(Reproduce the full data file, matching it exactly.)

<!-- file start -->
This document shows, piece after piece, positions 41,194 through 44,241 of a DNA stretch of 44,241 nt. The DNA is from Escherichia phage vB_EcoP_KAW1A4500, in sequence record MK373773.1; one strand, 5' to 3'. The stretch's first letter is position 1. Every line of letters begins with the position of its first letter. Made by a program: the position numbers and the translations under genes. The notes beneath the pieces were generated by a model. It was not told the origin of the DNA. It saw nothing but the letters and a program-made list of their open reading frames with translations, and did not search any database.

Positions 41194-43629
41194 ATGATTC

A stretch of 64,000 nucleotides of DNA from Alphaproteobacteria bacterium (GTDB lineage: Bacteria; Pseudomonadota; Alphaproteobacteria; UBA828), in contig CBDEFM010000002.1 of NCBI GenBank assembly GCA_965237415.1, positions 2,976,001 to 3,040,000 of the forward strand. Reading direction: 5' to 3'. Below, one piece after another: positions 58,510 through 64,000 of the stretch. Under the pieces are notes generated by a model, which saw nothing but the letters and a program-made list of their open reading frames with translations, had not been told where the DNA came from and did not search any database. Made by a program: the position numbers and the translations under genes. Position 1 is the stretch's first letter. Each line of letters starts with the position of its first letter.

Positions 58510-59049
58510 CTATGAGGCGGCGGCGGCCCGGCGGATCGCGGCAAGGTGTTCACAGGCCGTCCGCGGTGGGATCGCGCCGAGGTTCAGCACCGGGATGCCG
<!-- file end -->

This document shows, piece after piece, positions 41,194 through 44,241 of a DNA stretch of 44,241 nt. The DNA is from Escherichia phage vB_EcoP_KAW1A4500, in sequence record MK373773.1; one strand, 5' to 3'. The stretch's first letter is position 1. Every line of letters begins with the position of its first letter. Made by a program: the position numbers and the translations under genes. The notes beneath the pieces were generated by a model. It was not told the origin of the DNA. It saw nothing but the letters and a program-made list of their open reading frames with translations, and did not search any database.

Positions 41194-43629
41194 ATGATTC

A stretch of 64,000 nucleotides of DNA from Alphaproteobacteria bacterium (GTDB lineage: Bacteria; Pseudomonadota; Alphaproteobacteria; UBA828), in contig CBDEFM010000002.1 of NCBI GenBank assembly GCA_965237415.1, positions 2,976,001 to 3,040,000 of the forward strand. Reading direction: 5' to 3'. Below, one piece after another: positions 58,510 through 64,000 of the stretch. Under the pieces are notes generated by a model, which saw nothing but the letters and a program-made list of their open reading frames with translations, had not been told where the DNA came from and did not search any database. Made by a program: the position numbers and the translations under genes. Position 1 is the stretch's first letter. Each line of letters starts with the position of its first letter.

Positions 58510-59049
58510 CTATGAGGCGGCGGCGGCCCGGCGGATCGCGGCAAGGTGTTCACAGGCCGTCCGCGGTGGGATCGCGCCGAGGTTCAGCACCGGGATGCCG